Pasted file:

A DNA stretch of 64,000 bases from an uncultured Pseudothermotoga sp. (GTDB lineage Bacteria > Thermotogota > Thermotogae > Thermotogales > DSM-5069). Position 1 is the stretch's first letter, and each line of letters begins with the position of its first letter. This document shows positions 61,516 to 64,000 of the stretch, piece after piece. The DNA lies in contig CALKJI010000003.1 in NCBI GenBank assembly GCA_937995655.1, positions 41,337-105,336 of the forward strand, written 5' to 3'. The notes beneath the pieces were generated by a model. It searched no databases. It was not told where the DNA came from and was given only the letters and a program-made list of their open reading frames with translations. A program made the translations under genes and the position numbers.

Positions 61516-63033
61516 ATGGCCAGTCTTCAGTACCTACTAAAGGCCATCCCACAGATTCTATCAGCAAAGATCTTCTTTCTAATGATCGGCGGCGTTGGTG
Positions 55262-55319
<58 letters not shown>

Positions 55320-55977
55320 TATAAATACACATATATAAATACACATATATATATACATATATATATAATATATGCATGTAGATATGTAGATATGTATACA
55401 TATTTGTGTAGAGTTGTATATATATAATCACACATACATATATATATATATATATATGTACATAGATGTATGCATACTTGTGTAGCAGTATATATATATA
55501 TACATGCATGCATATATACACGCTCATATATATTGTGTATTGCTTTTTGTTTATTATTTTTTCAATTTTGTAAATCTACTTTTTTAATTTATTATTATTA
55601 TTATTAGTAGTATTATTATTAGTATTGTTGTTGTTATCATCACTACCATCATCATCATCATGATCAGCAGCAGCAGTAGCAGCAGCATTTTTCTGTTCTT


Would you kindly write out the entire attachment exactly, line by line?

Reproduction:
A DNA stretch of 64,000 bases from an uncultured Pseudothermotoga sp. (GTDB lineage Bacteria > Thermotogota > Thermotogae > Thermotogales > DSM-5069). Position 1 is the stretch's first letter, and each line of letters begins with the position of its first letter. This document shows positions 61,516 to 64,000 of the stretch, piece after piece. The DNA lies in contig CALKJI010000003.1 in NCBI GenBank assembly GCA_937995655.1, positions 41,337-105,336 of the forward strand, written 5' to 3'. The notes beneath the pieces were generated by a model. It searched no databases. It was not told where the DNA came from and was given only the letters and a program-made list of their open reading frames with translations. A program made the translations under genes and the position numbers.

Positions 61516-63033
61516 ATGGCCAGTCTTCAGTACCTACTAAAGGCCATCCCACAGATTCTATCAGCAAAGATCTTCTTTCTAATGATCGGCGGCGTTGGTG
Positions 55262-55319
<58 letters not shown>

Positions 55320-55977
55320 TATAAATACACATATATAAATACACATATATATATACATATATATATAATATATGCATGTAGATATGTAGATATGTATACA
55401 TATTTGTGTAGAGTTGTATATATATAATCACACATACATATATATATATATATATATGTACATAGATGTATGCATACTTGTGTAGCAGTATATATATATA
55501 TACATGCATGCATATATACACGCTCATATATATTGTGTATTGCTTTTTGTTTATTATTTTTTCAATTTTGTAAATCTACTTTTTTAATTTATTATTATTA
55601 TTATTAGTAGTATTATTATTAGTATTGTTGTTGTTATCATCACTACCATCATCATCATCATGATCAGCAGCAGCAGTAGCAGCAGCATTTTTCTGTTCTT